P4.52 Analysis of cloud characteristic in Tropics, mid-latitude and polar regions using shipborne cloud radar and lidar

Wednesday, 12 July 2006
Grand Terrace (Monona Terrace Community and Convention Center)
Hajime Okamoto, Tohoku University, Sendai, Miyagi, Japan; and K. Sato, S. Otake, M. Sensu, T. Nishizawa, T. Takemura, N. Sugimoto, T. Takano, Y. Ohno, and T. Nakajima

We examined cloud characteristic in Tropics, mid-latitude and polar regions using Research Vessel Mirai since 2001. Main aims of this study are to analyze the macro- and micro physical structure of high, mid-level and low clouds and also validate the representation of clouds in climate models using the observed values. The synergy use of cloud profiling radar and lidar is an ideal approach for above purposes since radar and lidar are complementary sensors to detect clouds and very effective for microphysical retrievals. For the microphysical retrievals, we developed several different algorithms, i.e., (1) single use of lidar (2) single use of radar with multi-parameter functions and (3) radar and lidar method. Lidar algorithm uses the ratio between the backscattering coefficient at 532nm and at 1064nm to derive particle size. The results of the lidar method is compared with the optical thickness derived from infrared radiometer and found that the agreement is achieved unless the optical thickness exceeds 1. Above optical thickness of 1, the single use of lidar method tends to underestimate optical thickness due to the attenuation in lidar signals. It is possible to derive the microphysics of sub visual cirrus (SVC) and compared with those in anvil clouds associated with convective activity in the Tropics case in 2004 -2005. SVC is often found at 16 - 17km and the effective radius and IWC is around 10-20 microns and 0.0025 g/m3, respectively. The relatively thick high-level clouds are frequently observed in the same region where the mean IWC ranges from 0.001 to 0.01 and effective radius is around 30microns. The radar only algorithm utilizes the reflectivity, Doppler velocity and linear depolarization ratio (LDR) (see Sato et al., in this session) to derive cirrus microphysics. The main feature is to correct air motion in Doppler velocity to derive terminal velocity of ice particles. The results of the algorithms are compared and compiled.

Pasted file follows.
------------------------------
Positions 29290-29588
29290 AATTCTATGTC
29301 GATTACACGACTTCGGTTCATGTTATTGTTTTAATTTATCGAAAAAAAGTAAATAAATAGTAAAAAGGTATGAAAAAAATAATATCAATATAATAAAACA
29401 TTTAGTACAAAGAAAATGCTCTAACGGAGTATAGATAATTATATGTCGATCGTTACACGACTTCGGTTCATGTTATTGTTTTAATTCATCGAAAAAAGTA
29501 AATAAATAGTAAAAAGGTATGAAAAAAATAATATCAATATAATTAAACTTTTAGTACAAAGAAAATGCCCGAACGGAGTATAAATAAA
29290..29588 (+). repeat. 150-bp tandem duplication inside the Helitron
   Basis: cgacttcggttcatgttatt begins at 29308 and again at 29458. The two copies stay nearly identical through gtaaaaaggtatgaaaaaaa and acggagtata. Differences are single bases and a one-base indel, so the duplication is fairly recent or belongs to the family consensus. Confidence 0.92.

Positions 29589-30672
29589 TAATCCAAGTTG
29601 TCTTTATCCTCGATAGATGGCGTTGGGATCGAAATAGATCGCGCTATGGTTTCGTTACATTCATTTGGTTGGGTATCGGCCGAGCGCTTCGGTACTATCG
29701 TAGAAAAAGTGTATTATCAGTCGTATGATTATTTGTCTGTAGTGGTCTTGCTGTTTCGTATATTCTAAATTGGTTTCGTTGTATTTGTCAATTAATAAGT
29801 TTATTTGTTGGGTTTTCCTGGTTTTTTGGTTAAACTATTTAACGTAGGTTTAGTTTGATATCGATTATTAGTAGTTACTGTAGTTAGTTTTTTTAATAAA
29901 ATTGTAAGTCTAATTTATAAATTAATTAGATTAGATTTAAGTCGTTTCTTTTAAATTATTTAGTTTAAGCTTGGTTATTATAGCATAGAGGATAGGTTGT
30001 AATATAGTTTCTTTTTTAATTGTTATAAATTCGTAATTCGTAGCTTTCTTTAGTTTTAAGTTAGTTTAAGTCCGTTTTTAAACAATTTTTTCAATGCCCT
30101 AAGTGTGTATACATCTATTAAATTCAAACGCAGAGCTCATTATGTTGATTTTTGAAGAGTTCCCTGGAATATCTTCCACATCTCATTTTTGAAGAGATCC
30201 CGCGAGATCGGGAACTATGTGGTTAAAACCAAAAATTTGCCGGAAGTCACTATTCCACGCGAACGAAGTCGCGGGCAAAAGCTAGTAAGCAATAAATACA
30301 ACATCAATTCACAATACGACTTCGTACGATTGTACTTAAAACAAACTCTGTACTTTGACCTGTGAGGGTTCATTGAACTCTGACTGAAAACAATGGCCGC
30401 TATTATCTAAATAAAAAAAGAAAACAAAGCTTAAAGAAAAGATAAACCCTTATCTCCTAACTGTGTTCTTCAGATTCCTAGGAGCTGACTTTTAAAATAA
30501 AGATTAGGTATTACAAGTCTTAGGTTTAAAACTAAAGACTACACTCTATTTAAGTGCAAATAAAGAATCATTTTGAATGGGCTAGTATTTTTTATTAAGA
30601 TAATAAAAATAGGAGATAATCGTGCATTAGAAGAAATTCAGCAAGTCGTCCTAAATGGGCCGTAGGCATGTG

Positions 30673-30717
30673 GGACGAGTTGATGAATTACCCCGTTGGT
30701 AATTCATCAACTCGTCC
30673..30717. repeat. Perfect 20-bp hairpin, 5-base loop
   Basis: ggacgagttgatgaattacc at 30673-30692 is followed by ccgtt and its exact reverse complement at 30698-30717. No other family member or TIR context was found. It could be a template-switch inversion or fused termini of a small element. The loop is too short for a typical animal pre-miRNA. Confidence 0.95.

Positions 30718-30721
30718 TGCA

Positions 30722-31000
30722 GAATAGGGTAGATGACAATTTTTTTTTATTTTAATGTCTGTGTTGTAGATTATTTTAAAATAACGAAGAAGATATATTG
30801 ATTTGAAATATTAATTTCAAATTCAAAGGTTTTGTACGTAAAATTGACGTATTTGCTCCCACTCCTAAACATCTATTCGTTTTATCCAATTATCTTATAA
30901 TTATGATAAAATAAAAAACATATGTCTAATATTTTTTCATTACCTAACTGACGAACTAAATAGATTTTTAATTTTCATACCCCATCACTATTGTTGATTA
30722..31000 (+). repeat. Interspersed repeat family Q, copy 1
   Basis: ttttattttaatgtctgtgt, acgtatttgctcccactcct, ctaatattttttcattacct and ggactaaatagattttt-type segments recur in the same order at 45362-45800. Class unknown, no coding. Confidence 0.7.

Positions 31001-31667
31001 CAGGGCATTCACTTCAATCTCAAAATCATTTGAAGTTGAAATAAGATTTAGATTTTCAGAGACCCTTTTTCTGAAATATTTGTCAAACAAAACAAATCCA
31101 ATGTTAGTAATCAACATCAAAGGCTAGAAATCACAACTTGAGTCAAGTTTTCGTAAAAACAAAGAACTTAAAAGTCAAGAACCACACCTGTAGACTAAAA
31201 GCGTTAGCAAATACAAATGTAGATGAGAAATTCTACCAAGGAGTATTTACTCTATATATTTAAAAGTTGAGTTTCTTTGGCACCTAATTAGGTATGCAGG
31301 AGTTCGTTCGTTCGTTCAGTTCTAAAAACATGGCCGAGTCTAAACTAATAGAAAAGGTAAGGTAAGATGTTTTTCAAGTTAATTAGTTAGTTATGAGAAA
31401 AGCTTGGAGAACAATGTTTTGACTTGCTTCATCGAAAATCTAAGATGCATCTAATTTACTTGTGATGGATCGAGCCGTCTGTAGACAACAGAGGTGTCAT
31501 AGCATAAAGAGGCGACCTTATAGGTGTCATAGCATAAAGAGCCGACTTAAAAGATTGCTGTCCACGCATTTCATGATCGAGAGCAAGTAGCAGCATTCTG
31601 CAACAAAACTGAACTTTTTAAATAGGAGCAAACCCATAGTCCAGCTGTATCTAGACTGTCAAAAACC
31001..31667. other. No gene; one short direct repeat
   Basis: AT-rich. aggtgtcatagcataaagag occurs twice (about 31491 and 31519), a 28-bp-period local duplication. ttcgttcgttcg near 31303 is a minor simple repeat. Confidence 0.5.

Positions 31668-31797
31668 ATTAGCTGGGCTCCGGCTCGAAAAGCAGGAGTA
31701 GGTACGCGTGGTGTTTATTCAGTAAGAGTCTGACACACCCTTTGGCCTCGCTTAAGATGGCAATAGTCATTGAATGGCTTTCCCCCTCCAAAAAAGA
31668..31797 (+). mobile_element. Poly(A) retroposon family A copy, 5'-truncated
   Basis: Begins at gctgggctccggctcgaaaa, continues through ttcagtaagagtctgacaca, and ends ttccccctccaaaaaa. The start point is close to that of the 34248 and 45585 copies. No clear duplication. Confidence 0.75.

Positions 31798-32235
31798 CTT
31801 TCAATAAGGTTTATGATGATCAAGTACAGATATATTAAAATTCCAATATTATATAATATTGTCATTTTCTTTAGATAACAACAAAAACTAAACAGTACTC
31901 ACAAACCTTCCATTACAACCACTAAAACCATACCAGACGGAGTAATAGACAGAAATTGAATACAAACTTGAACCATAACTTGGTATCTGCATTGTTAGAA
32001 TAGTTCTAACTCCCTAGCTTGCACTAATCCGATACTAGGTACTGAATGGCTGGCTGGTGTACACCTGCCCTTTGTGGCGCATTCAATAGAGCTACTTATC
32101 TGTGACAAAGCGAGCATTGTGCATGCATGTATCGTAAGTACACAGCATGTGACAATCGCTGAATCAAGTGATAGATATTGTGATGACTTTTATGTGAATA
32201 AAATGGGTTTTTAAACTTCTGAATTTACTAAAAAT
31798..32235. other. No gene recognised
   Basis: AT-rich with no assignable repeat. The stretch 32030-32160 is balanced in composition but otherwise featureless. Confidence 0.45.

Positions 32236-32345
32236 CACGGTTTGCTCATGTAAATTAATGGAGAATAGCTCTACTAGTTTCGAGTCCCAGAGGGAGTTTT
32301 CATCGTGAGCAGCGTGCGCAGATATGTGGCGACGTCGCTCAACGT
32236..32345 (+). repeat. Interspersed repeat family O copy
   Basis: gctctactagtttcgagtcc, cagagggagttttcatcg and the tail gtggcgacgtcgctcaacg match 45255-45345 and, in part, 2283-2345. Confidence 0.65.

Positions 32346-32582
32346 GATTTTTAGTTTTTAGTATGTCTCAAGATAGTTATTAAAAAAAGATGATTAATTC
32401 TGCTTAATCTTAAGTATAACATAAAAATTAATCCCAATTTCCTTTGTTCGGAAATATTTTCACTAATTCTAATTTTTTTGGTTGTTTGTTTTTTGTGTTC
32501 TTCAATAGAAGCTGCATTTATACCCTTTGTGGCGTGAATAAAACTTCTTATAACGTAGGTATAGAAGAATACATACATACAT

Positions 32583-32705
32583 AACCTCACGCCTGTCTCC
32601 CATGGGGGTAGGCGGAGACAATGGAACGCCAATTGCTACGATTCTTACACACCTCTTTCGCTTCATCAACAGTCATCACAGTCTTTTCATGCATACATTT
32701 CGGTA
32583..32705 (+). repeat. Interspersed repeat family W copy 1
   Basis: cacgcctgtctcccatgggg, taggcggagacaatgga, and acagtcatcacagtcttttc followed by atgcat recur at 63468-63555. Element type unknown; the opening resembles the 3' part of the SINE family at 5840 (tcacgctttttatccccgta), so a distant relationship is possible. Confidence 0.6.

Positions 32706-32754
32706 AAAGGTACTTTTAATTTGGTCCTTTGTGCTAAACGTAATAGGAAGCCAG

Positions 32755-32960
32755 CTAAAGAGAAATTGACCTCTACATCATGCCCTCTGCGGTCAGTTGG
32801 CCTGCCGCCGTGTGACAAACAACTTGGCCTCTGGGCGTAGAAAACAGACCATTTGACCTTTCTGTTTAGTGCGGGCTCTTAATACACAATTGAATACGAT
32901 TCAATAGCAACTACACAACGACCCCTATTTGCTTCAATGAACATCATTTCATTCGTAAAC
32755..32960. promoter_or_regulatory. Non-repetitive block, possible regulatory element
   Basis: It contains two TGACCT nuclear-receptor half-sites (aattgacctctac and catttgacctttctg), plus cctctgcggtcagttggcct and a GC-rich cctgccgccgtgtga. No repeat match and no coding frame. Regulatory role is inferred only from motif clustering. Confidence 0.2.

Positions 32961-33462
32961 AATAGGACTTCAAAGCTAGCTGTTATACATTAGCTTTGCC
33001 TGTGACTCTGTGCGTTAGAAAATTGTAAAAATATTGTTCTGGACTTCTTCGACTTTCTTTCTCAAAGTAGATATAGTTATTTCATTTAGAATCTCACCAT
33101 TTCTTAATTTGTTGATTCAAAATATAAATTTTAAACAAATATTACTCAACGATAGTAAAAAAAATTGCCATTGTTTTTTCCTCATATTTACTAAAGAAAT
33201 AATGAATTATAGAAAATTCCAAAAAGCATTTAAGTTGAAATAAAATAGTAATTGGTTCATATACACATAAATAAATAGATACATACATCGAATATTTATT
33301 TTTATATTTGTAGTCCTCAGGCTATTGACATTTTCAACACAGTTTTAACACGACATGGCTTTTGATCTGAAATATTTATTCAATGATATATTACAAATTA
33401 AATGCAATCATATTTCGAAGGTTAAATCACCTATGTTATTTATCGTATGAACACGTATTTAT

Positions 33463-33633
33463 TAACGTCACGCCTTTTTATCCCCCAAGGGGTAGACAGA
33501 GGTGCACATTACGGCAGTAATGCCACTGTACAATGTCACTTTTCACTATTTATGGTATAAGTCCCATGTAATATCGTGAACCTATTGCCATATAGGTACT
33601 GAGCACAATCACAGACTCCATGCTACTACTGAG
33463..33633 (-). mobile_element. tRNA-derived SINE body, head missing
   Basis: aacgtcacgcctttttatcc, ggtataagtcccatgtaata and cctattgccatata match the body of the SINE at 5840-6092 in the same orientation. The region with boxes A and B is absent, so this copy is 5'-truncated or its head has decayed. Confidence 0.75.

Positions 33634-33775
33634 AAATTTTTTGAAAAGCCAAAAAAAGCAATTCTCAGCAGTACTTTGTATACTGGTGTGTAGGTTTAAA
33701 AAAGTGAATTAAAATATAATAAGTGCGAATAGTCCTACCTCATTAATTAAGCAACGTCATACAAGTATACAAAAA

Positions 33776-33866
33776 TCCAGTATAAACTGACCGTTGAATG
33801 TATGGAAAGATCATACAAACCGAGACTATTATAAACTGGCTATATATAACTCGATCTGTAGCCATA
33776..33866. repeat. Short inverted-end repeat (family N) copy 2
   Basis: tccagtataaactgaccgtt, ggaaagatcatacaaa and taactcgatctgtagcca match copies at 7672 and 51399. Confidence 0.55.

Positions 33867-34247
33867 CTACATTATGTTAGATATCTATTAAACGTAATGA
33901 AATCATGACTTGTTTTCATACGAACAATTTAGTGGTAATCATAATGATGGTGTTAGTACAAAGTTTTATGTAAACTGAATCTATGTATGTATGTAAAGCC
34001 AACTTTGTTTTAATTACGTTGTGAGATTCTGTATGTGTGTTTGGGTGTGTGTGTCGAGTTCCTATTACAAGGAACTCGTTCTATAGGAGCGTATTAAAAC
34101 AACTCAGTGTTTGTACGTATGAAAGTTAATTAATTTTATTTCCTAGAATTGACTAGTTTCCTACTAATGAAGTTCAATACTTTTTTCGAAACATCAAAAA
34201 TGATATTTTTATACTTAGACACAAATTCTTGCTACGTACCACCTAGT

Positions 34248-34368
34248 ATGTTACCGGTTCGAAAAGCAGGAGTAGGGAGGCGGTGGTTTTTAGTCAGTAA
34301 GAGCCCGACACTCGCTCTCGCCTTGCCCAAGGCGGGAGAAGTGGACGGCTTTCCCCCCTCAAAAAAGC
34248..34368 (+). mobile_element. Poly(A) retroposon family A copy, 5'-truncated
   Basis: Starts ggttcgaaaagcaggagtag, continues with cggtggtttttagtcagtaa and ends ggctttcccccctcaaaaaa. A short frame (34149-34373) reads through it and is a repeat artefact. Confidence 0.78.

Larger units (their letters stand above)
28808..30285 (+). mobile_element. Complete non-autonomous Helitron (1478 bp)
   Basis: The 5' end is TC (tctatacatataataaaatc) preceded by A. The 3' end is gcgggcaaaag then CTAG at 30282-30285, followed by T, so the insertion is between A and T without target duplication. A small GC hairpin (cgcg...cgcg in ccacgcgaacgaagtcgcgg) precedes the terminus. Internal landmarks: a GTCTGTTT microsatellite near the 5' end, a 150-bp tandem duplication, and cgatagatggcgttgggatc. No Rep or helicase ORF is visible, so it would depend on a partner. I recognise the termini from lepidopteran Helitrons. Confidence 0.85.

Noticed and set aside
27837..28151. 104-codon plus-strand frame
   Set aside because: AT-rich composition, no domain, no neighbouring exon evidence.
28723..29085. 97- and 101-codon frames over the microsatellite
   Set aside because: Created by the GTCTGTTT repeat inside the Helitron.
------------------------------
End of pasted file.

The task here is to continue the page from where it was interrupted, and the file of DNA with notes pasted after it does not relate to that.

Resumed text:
The retrieved microphysics are then used to validate the representation of clouds in the SPRINATATARS that is the aerosol transport model based on the CCSR-NIES FRCGC GCM. We report the comparisons of cloud fraction, observables such as radar reflectivity and lidar backscattering coefficient and cloud microphysics between the observations and the SPRINATRS.

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